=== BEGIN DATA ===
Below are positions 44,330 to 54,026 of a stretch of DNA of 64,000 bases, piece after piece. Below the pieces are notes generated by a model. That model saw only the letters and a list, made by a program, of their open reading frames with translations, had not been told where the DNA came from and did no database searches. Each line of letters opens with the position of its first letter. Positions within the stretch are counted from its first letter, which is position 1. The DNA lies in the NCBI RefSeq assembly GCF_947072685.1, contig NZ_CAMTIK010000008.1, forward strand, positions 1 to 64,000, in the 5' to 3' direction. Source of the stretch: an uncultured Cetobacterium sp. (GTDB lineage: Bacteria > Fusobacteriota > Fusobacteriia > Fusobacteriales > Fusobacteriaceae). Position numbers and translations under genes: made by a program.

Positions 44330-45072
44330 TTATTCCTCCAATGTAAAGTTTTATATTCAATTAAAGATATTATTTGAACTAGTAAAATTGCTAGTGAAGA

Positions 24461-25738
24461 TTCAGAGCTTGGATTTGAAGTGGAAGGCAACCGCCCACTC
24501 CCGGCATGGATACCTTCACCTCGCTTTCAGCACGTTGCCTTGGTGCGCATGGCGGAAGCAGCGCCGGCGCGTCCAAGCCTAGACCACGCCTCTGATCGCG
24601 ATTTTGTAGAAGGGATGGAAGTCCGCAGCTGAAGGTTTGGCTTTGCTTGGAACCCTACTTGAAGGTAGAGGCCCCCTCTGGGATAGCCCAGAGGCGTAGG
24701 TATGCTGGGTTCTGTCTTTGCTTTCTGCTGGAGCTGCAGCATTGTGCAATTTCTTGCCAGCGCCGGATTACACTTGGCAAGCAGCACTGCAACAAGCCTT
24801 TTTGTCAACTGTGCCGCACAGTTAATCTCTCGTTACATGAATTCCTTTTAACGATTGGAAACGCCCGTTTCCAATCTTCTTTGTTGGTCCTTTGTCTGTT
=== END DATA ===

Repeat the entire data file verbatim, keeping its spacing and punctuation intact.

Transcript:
Below are positions 44,330 to 54,026 of a stretch of DNA of 64,000 bases, piece after piece. Below the pieces are notes generated by a model. That model saw only the letters and a list, made by a program, of their open reading frames with translations, had not been told where the DNA came from and did no database searches. Each line of letters opens with the position of its first letter. Positions within the stretch are counted from its first letter, which is position 1. The DNA lies in the NCBI RefSeq assembly GCF_947072685.1, contig NZ_CAMTIK010000008.1, forward strand, positions 1 to 64,000, in the 5' to 3' direction. Source of the stretch: an uncultured Cetobacterium sp. (GTDB lineage: Bacteria > Fusobacteriota > Fusobacteriia > Fusobacteriales > Fusobacteriaceae). Position numbers and translations under genes: made by a program.

Positions 44330-45072
44330 TTATTCCTCCAATGTAAAGTTTTATATTCAATTAAAGATATTATTTGAACTAGTAAAATTGCTAGTGAAGA

Positions 24461-25738
24461 TTCAGAGCTTGGATTTGAAGTGGAAGGCAACCGCCCACTC
24501 CCGGCATGGATACCTTCACCTCGCTTTCAGCACGTTGCCTTGGTGCGCATGGCGGAAGCAGCGCCGGCGCGTCCAAGCCTAGACCACGCCTCTGATCGCG
24601 ATTTTGTAGAAGGGATGGAAGTCCGCAGCTGAAGGTTTGGCTTTGCTTGGAACCCTACTTGAAGGTAGAGGCCCCCTCTGGGATAGCCCAGAGGCGTAGG
24701 TATGCTGGGTTCTGTCTTTGCTTTCTGCTGGAGCTGCAGCATTGTGCAATTTCTTGCCAGCGCCGGATTACACTTGGCAAGCAGCACTGCAACAAGCCTT
24801 TTTGTCAACTGTGCCGCACAGTTAATCTCTCGTTACATGAATTCCTTTTAACGATTGGAAACGCCCGTTTCCAATCTTCTTTGTTGGTCCTTTGTCTGTT